¡Me estoy congelando!: I am freezing cold
¡Está jarreando!: It is pouring down

Oct
29
2014

La Furia del Magra

Introduction and photos by Geoff, Italian Captions by Serena

In my last post My Name is Magra I wrote:

But when we rage
and thunder after the rains
they curse us

Ma quando infuriamo
e tuoniamo dopo le piogge
ci maledicono

… and not without good cause. We live close to the source of the Magra, which passes our house in the valley below. This year, after two days of Monsoon like downpours, we saw the river infuriato as never before. The old people of the village all agreed, non l’abbiamo mai visto così!

Dressed like a scuba diver in waterproofs and wellington boots, and armed with my camera, I braved the tempest. Here are a few photos of the Magra at its most dramatic, alongside those which I took when the waters had receded to their normal level.

1a. Il torrente Magra in piena sotto il ponte medievale, con le grandi rocce completamente coperte dalle acque fangose. Dalla finestra di casa nostra vedevamo gli alberi cadere come se fossero stati stuzzicadenti.

DSCN1958-001

1b. Il torrente Magra dieci giorni dopo: un tranquillo rigagnolo che scorre pacificamente fra grandi rocce pulite e scheletri di alberi.

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2a. Il torrente Magra sotto al ponte della strada provinciale. Le sue acque agitate erano a circa due metri dal livello stradale, faceva paura attraversare il ponte.

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2b. Oggi il torrente Magra lo si intravvede a malapena giù in fondo ai piedi della parete rocciosa, ripulita dal fango e dalle piante.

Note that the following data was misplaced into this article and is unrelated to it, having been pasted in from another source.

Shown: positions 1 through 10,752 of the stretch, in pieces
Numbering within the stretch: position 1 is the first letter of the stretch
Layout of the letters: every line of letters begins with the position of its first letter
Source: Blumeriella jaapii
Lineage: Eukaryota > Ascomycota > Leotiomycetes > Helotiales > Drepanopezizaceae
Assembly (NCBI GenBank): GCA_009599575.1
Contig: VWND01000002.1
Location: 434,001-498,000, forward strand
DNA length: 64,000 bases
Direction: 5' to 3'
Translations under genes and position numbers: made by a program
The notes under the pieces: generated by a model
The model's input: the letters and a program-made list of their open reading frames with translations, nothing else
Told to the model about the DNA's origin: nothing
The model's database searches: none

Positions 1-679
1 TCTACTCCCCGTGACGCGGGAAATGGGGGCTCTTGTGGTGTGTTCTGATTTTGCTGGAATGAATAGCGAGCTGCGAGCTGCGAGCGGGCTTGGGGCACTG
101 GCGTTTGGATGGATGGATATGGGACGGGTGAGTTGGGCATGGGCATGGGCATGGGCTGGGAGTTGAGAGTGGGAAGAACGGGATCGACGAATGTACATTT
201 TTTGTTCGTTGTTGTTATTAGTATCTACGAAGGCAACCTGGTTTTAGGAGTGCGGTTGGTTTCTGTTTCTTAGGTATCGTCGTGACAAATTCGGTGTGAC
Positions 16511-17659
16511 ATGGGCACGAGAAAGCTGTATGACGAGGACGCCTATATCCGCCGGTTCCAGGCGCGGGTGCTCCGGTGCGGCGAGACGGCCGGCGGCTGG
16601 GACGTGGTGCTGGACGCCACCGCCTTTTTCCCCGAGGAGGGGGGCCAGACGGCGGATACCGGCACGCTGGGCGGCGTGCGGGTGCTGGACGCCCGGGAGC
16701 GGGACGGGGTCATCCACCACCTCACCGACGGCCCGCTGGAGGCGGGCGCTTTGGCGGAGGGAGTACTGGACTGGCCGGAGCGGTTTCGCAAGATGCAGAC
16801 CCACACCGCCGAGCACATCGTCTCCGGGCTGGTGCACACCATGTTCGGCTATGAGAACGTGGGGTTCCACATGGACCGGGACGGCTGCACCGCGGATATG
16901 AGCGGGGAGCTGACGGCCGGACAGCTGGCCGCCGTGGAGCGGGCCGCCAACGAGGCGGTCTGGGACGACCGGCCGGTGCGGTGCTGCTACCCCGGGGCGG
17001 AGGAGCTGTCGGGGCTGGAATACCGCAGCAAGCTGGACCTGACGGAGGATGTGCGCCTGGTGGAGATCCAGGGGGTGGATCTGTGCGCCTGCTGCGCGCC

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3a. Il Magra non è più un torrente, ma un vero e proprio fiume che trascina a valle tutto ciò che trova al suo passaggio.

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3b. Le sponde del Magra sono riapparse, pulite come non le avevamo mai viste prima.

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4a. Le acque schiumanti del torrente hanno invaso spazi che normalmente non sono mai toccati dal Magra. L’ampiezza del fiume è almeno triplicata.

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4b. Il letto del fiume ha completamente cambiato la sua fisionomia: non solo è molto più ampio, ma sono scomparsi tanti sassi e tanti stagni che conoscevamo bene, e ne sono apparsi di nuovi.

DSCN2093

5a. L’arco del ponte medievale spunta dalle acque ribollenti che colpiscono con furia le sue fondamenta e trascinano via il ponteggio allestito per il restauro. Si sente un tuonare continuo: sono i massi che rotolano e sbattono di qua e di là spinti dalla violenza della corrente.

DSCN1989

5b. Dov’è finita tutta quella fiumana inarrestabile? Il ponte si erge alto e maestoso sopra ad un tranquillo torrentello

DSCN2081
 
Hands up who wants to translate the captions!